Washington: A US court has granted 15 days to the petitioners to respond to the State Department's "suggestion of immunity" to Prime Minister Narendra Modi in an alleged human rights violation case.
On October 19, US Attorney for the Southern District of New York, Preet Bharara, submitted in a court in New York a suggestion of immunity for Modi for his alleged role in the 2002 communal riots in Gujarat when he was the state's chief minister.
The court has asked the petitioners to respond by November 4 to the US government's "suggestion of immunity" to Modi.
The petition was filed by two unnamed victims of the post-Godhra riots and American Justice Center (AJC), a New York-based nonprofit human rights group.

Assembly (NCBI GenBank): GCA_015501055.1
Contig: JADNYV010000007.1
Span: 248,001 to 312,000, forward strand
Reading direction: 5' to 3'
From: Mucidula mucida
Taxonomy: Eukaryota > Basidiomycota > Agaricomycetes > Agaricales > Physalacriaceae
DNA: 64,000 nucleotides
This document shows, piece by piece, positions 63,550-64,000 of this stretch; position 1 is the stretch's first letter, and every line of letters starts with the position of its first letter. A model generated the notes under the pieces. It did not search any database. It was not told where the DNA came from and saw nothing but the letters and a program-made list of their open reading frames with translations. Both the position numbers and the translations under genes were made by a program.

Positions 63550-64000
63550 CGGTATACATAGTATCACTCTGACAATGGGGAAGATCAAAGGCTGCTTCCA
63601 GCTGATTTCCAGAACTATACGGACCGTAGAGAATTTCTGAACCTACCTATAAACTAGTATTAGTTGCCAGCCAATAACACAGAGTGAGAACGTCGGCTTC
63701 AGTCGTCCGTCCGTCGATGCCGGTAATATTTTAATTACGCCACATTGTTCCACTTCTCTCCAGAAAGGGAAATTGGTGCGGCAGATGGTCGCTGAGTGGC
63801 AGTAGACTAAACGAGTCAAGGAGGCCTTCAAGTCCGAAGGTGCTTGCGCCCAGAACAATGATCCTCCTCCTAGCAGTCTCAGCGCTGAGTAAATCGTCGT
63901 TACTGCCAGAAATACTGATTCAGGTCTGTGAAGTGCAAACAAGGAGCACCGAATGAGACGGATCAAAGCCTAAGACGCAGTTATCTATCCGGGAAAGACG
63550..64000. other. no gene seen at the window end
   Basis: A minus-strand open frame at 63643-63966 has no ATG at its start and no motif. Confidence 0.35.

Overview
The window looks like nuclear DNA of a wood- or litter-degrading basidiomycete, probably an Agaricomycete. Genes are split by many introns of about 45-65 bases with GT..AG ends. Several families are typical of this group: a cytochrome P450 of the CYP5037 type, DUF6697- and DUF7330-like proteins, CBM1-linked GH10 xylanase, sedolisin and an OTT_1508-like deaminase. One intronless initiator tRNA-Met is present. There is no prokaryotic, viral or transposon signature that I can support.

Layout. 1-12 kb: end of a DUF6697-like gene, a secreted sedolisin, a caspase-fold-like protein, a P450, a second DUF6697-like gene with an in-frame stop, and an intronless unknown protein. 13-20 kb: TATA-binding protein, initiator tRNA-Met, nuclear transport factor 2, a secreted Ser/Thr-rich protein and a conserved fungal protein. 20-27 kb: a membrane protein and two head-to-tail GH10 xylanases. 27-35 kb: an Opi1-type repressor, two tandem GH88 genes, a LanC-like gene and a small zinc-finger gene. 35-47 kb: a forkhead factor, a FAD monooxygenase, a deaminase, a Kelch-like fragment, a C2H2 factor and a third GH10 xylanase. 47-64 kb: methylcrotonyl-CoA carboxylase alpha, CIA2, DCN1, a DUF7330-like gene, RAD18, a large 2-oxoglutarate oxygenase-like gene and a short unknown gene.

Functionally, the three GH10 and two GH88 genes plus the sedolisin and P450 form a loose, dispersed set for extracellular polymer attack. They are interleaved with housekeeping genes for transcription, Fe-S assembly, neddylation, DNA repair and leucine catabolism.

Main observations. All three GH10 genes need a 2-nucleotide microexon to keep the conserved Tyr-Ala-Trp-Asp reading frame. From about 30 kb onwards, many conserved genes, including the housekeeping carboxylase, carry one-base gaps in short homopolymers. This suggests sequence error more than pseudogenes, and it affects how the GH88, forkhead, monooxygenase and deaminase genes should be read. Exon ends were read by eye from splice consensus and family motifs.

On September 30, the State Department wrote a letter to the Department of Justice, conveying the request of the Indian government to have the case against Modi "dismissed on the basis of his immunity".
The letter was written by Mary McLeod, a State Department Legal Adviser to Joyce R Branda, the Acting Assistant Attorney General, on September 30, the day Modi met with President Barack Obama at the White House.
"This letter recognises the particular importance attached by the United States to obtaining the prompt dismissal of the proceedings against Prime Minister Modi in view of the significant foreign policy implications of such an action," the State Department said.
In a statement, the AJC argued that "Suggestion of Immunity" filed by Bharara is not binding on the court.
"The human rights violations committed by Modi before becoming Prime Minister and as Chief Minister of Gujarat are not immune. US Federal Court has jurisdiction to hold Modi accountable under the Alien Tort Claims Act and Torture Victims Protection Act," argued Gurpatwant Singh Pannun, legal advisor to the AJC.